Portuguese is the official language of Angola. But Bantu languages, chiefly Ovimbundu and Kumbundu, are spoken by most Angolans.
Religion. Just over half of the people of Angola practice Christianity, both Roman Catholicism and Protestantism. The remainder of the people hold indigenous beliefs. Many of the traditional Bantu religions have lost most of their force in their pure form. But some practices combining Christianity and certain aspects of the traditional religions are widespread.
Education. Until independence, Angola's educational system was based on that of Portugal. Many elementary schools were run by the Roman Catholic Church. Today education is free and officially compulsory for children between the ages of 7 and 15. A much higher percentage of boys are enrolled in school than girls. More children in the cities attend school than in rural areas. More than 80 percent of males over the age of 15 can write and write but just over 50 percent of girls. Agostinho Neto University, in Luanda, was founded in 1963.
Before the 1970s, Angola's economy was largely sustained by a single crop—coffee. Coffee is still an important crop and some of it is exported. But since 1973 crude oil has been the country's chief export. In fact, Angola is one of sub-Saharan Africa's leading oil producers. In the 21st century high international prices for oil have helped to fuel Angola's economic growth. Most petroleum deposits are located offshore along the Atlantic coast, principally off the exclave of Cabinda. The country also has excellent hydroelectric potential.
Oil production and related activities contribute about 85 percent of Angola's gross domestic product. (GDP is the total of all goods and services produced by a country over a period of time, typically one year.) Diamonds, a traditional Angolan product, are mined in huge complex in the northeast. Diamond exports contribute around 5 percent of GDP.
Petroleum refining is the leading industry. The country also produces iron ore, phosphates, feldspar, bauxite, uranium, and gold. Other industrial activities include food processing, including fish, tobacco products, sugar, textiles and ship repair.
Agriculture contributes a small amount to GDP. But it employs about 85 percent of Angola's labor force. Most farmers raise food crops for their own consumption or for the local market. The chief subsistence crops are cassava, maize, sweet potatoes, and bananas.
In the 14th and 15th centuries, the Bantu peoples of Central Africa moved southward, occupying lands sparsely populated by Khoikhoi and San. The Bantu established several important kingdoms in the area that includes present-day Angola. The three major kingdoms were Luba, Lunda, and the great Kongo Kingdom. In the 16th century, central Angola was invaded by the Jagas, a fierce, warlike people who settled in the highland region and gradually were assimilated into the larger population of Kimbundu and Ovimbundu peoples.
The first European to reach Angola was Portuguese navigator Diogo Cão, who sighted the mouth of the Congo River in 1482. He later explored inland and came into contact with the manikongo ( "kings of the Kongo" ). Later, these kings were converted to Christianity, and the Kongo became a vassal state of the Portuguese king. From the 16th to the 19th century, the Portuguese in Angola remained in fortified coastal ports.
In the mid-19th century, the English became interested in expanding their African empire. Fearing the loss of their foothold in Africa, the Portuguese began to explore and conquer the interior of Angola. In 1891, a treaty with the British set Angola's present boundaries, and by 1918, the last interior regions were brought under Portuguese control. After World War II, Angola became an overseas province of Portugal. Cabinda was a separate dependency of Portugal.
In 1961, armed revolts against Portuguese rule broke out in northern Angola. Portugal sent troops to fight the insurgents, and instituted economic and political reforms, but the fighting continued. In 1974, a group of military officers overthrew the government of Portugal. The new leaders in Lisbon granted Angola its independence, to become effective late in 1975. An interim body including representatives of the three Angolan liberation groups was formed to govern the country. As independence neared, rivalry among these groups led to civil war. When the Portuguese withdrew in November 1975, one of these groups, the Popular Movement for the Liberation of Angola (MPLA), seized power with the aid of Soviet arms and Cuban troops before elections could be held. (At that time MPLA forces also annexed Cabinda to Angola.) The MPLA leader, António Agostinho Neto, became president of the Marxist government. Upon Neto's death in 1979, he was succeeded by José Eduardo dos Santos.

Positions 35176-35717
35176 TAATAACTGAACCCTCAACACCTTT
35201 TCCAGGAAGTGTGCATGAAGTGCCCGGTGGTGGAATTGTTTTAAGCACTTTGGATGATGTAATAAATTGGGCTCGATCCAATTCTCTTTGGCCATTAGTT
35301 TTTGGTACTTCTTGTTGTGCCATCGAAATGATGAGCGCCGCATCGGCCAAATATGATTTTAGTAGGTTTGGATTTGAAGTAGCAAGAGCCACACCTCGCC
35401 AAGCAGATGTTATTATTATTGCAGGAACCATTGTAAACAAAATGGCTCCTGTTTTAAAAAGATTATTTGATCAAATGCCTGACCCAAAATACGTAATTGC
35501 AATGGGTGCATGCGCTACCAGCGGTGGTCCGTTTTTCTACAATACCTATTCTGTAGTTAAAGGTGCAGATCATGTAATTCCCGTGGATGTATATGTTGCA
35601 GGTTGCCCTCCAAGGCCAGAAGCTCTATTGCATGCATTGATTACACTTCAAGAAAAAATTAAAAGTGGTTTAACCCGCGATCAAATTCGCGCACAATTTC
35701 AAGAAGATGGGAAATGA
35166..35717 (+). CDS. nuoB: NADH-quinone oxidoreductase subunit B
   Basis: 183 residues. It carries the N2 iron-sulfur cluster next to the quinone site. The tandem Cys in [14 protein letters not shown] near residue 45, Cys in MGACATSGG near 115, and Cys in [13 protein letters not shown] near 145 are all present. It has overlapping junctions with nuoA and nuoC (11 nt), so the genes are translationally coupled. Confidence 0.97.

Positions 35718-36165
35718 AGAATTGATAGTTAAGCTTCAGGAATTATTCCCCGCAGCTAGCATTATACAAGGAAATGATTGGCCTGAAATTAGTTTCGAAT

Civil war continued between the MPLA and UNITA, led by Jonas Savimbi and supported by the United States and South Africa. In a December 1988 accord, Angola, Cuba, and South Africa agreed to a timetable for the withdrawal of Cuban forces, the ending of South African support for UNITA, and independence for neighboring Namibia (gained in 1990).
The last Cuban troops left Angola in May 1991. The MPLA abandoned Marxism-Leninism soon after, and the MPLA and UNITA signed a peace accord calling for a UN-monitored cease-fire. In multiparty elections held in 1992, the MPLA captured a legislative majority. Dos Santos won 49.6 percent of the presidential vote versus Savimbi's 40.1 percent. Savimbi rejected the results, and some 200,000 Angolans died in renewed fighting before a new peace accord was signed in 1994.
Dos Santos then became president of a transitional government of national unity, but UNITA restarted the civil war. Savimbi was killed by government soldiers on February 22, 2002, and the government and UNITA signed a cease-fire accord in April. But reconciliation was hampered by a famine induced by drought and war. Moreover, fighting continued in oil-rich Cabinda, where the government sought to suppress a long-running separatist revolt.
The first legislative elections in 16 years were held in Angola in September 2008. The ruling MPLA won overwhelmingly. The legislature approved a new constitution in January 2010. President Dos Santos would be able to serve two more five-year terms, beginning in 2012. Direct presidential elections, long promised but never held, were abolished. In the future, the leader of the party winning a legislative majority will automatically become president. The post of prime minister was also abolished. It was replaced by a vice president appointed by the president. In the legislative elections of September 2012, the MPLA won again, with nearly 72 percent of the vote.
Norman A. Bailey
The City University of New York